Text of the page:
That led him to return to the US where he rejoined the Nationwide Tour. Eight top-10 finishes in 2009 saw him promoted to the PGA Tour for the first time, but he struggled to hold his spot. He finished 168th on the FedEx Cup points list in 2010, 161st in 2011 and 158th in 2013.

Cameron Percy.

In 2014, he won the Price Cutter Charity Championship on the Tour and finished 15th on the Tour money list to secure his PGA card for the following season.

Over the next six seasons he finished outside the Top 125 on the FedEx Cup list ever year, forfeiting his PGA Tour playing privileges. However he was placed inside the top 150 most of those years, maintaining conditional status on tour.

It was towards the end of 2018 when Percy, sitting 44th on Tour standings and needing a strong finish in the season-ending Tour Championship to regain his PGA Tour card, resorted to putting blind during the tournament.

Frustrated by missing short putts, he stopped looking at the hole as he putted, with immediate success in a pre-tournament practice round. “It’s really hard to trust yourself on the golf course to not even look at the hole but I was feeling so bad that I did it and had nine birdies and shot 64 and putted beautifully,” he said.

When it counted, however, it didn’t work. Percy shot rounds of 71 and 67 to miss the cut – consigning himself to another season on the secondary tour where he continued his struggle to make enough money to sustain his golfing dreams.

Like Steve Alker, it may be that those goals were not meant to be reached until Percy found his way onto the US seniors tour. 

Percy won the Final Stage of PGA Tour Champion Q School by five strokes, leading a group of four Australians onto the tour for the first time. The others to go through were:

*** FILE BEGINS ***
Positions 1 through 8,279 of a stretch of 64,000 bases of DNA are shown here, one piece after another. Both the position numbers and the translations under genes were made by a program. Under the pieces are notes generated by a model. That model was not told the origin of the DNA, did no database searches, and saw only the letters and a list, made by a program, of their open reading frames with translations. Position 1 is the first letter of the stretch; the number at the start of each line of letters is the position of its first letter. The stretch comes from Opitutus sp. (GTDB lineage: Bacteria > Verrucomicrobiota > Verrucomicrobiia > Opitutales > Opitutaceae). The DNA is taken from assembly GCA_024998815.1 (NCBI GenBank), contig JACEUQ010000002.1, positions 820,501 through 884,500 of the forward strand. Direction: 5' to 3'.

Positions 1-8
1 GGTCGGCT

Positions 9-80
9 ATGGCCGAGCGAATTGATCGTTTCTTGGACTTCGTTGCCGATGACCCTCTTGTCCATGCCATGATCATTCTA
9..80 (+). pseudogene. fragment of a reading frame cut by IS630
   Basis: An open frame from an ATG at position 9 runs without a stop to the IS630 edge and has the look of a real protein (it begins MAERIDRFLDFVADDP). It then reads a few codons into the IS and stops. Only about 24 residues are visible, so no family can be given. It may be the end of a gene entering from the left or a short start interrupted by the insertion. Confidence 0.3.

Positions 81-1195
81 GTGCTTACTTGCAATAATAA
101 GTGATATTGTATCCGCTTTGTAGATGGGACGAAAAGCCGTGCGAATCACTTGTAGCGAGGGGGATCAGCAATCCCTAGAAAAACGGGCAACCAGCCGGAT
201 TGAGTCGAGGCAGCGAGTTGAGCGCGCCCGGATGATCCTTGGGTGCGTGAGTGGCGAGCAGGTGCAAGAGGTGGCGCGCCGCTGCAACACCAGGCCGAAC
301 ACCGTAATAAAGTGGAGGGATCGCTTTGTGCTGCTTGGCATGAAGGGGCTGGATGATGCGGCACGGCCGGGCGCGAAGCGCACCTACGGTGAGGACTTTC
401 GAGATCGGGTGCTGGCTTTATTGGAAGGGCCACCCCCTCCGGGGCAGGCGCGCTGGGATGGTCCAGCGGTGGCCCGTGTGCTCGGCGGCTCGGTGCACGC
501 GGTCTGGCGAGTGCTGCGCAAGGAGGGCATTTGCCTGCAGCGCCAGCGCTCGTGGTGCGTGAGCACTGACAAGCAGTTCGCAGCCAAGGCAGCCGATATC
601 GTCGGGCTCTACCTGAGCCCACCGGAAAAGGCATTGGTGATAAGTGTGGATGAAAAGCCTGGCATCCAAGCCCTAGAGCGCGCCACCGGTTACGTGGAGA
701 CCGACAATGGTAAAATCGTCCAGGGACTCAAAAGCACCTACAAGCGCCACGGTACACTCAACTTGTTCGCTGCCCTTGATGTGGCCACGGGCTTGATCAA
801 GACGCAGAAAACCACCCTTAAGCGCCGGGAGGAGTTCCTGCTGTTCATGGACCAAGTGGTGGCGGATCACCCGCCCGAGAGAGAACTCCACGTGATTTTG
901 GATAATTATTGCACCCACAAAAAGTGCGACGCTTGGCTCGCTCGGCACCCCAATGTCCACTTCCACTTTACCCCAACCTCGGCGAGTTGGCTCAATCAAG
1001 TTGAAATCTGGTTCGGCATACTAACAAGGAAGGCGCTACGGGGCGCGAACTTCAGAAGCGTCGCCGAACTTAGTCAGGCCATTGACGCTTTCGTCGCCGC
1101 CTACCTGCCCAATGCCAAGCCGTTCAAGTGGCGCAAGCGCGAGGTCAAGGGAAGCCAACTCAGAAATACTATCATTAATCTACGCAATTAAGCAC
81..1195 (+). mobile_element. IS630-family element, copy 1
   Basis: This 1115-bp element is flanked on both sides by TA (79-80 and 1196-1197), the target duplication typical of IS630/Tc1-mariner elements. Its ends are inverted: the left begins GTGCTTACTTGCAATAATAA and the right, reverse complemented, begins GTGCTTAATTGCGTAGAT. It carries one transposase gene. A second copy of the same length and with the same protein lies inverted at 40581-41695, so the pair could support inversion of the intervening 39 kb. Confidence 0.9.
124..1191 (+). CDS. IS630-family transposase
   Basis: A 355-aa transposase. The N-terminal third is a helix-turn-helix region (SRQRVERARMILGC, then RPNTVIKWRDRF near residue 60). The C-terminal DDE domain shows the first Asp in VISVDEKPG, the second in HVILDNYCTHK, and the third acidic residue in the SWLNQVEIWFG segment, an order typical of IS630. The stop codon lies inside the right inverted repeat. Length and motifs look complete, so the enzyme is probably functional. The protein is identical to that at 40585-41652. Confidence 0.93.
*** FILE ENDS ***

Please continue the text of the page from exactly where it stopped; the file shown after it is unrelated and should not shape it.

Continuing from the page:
MICHAEL WRIGHT, a Queenslander who earned his card by miraculously holing out for a birdie from 110m on the final hole of the final round. Wright, who turns 50 on February 21, was born in Gympie and has been a journeyman on the Australasian Tour, his best result being fifth in the 2013 Australian Open. He has contested just two PGA Tour events, missing the cut both times. He’s never played a PGA Tour Champions event.

STEVE ALLAN, whose best performance as a professional was to win the 2002 Australian Open. The Victorian has been a regular on the PGA Tour, notching nine top-10 finishes, including two second places, from his 214 starts. The best of his 164 Korn Ferry Tour appearances was tied 2nd in Colombia in 2015. The 50-year-old has never played a PGA Tour Champions event. 

DAVID BRANSDON, who shot a final round 67 to grab fifth and final spot. The Melbourne pro has just one top-25 showing from his nine Korn Ferry Tour appearances. A regular on the Japan Golf Tour over the years, he won twice on the Legends Tour last year – at Killara in November and at Beerwah in December. He contested Brooks Koepka’s 2018 US Open at Shinnecock Hills, missing the cut.